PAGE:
Telstra is bracing for a cull to their New England workforce after the telco giant announced it would axe 1400 jobs across the nation.
But the Northern NSW General Manager, Michael Marom, told The Leader it would be the metro sites that would cop the brunt of the cuts if they went ahead.
“[In the New England] the job cuts, if any, will be minimal and likely to be less than a handful,” he said.
“We’ve got a very clear commitment to regional markets and that’s why we have network teams on the ground and service delivery crews to assist our regional and remote customers – none of that’s going to change.”
Less than 24 hours after Wednesday’s announcement, Telstra CEO Andy Penn and Board members flew into Armidale for a two-day tour of the city.
A visit with a focus on developing ties with regional organisations, Mr Marom said.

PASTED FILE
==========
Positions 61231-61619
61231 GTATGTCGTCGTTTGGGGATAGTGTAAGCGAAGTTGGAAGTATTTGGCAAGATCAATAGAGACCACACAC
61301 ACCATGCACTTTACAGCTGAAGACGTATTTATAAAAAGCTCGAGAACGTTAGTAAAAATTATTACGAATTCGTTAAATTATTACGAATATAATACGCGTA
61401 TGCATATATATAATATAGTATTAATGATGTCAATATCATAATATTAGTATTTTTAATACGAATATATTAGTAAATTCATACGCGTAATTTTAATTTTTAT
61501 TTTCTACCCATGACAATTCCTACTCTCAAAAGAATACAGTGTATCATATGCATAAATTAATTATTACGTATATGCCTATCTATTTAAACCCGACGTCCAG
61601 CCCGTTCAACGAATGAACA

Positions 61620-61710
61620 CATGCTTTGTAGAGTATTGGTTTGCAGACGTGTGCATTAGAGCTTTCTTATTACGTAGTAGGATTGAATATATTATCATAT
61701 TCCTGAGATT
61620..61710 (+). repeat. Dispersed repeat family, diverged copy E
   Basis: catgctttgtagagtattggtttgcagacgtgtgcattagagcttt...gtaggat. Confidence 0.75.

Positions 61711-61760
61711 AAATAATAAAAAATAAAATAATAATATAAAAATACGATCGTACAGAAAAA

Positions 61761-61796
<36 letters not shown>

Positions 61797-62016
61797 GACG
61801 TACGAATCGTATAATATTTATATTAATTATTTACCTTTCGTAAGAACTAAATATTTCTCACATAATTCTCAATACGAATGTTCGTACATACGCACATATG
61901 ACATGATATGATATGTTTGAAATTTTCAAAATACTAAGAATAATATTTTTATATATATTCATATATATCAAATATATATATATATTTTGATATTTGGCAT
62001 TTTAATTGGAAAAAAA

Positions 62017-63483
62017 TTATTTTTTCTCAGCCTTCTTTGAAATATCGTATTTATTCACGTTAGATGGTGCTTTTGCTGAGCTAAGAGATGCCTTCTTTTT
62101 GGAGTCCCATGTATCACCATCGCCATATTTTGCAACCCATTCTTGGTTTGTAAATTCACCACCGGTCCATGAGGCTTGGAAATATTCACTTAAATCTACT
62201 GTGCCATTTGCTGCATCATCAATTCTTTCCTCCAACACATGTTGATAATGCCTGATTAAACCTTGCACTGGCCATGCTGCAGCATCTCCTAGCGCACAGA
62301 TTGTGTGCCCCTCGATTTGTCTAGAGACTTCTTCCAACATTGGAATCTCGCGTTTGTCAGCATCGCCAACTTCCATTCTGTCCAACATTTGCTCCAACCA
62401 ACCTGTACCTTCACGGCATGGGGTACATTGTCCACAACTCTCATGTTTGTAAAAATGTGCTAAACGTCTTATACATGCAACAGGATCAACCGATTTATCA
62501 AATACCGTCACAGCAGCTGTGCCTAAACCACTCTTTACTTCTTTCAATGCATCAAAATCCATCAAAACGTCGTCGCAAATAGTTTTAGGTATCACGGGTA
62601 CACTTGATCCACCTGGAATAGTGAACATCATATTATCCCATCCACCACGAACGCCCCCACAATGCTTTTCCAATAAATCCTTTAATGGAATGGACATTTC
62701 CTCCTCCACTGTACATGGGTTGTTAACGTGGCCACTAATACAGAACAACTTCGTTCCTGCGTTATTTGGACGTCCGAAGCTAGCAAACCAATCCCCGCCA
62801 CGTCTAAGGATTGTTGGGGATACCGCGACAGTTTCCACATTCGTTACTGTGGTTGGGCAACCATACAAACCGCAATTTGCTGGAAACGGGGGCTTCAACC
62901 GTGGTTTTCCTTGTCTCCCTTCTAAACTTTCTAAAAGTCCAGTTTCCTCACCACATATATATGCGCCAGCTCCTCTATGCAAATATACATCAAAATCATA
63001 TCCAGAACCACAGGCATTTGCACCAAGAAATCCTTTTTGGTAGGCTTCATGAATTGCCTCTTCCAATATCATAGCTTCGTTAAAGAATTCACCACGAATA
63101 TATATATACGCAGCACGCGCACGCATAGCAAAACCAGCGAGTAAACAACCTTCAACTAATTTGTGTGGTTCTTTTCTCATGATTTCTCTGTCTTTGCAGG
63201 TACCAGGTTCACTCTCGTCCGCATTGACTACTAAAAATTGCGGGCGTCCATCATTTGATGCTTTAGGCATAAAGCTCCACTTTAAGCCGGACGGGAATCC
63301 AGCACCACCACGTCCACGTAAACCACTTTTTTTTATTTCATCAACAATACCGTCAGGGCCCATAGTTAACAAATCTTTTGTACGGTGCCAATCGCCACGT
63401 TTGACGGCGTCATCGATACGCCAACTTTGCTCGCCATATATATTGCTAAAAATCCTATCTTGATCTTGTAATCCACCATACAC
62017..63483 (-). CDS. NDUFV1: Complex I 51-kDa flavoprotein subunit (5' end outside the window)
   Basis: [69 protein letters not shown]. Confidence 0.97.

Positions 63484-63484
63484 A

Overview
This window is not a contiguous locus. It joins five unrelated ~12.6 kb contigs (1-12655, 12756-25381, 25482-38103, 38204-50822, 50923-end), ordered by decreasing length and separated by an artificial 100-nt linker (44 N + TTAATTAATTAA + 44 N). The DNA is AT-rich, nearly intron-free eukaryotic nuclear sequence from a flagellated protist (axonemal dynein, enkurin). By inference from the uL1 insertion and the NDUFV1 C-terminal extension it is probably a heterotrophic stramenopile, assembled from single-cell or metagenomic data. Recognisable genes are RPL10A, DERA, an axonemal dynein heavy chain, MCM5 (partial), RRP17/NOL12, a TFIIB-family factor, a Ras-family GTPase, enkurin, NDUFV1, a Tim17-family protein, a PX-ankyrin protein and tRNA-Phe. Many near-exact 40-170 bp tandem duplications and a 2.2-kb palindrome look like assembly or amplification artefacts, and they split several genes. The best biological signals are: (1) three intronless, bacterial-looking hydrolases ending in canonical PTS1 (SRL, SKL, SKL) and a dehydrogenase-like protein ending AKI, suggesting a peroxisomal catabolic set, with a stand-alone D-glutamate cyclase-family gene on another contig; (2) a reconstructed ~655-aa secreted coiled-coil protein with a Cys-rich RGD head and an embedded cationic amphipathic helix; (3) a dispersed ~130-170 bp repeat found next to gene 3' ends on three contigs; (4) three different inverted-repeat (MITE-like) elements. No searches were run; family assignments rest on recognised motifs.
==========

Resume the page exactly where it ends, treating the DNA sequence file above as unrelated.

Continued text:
“It’s about interacting with key community leaders, university educators and also our customers to really understand what we can do to assist,” he said.
Armidale Regional Council’s organisational services leader Lindsay Woodland presented to the Board during a meeting at NERAM.
“It’s to do with smarter communities and working with companies like Telstra to achieve our vision for smart communities in the future,” Mr Woodland said.
“We want to make sure that we take the opportunity while the Telstra Board is in town to let them know we are a very dynamic part of Australia and we want to work with them and ideally attract their attention.”
The smarter communities strategy is a concept designed to combine technology-based tools to improve the liveability, productivity and sustainability in towns and cities across Australia.
ARC have indicated they may also apply for a smart cities grant through the federal government.
“We’re looking at environment-friendly smart lighting [and] things like interactive wayfinding and signage,” Mr Woodland said.
But time is of the essence, with applications closing on June 30.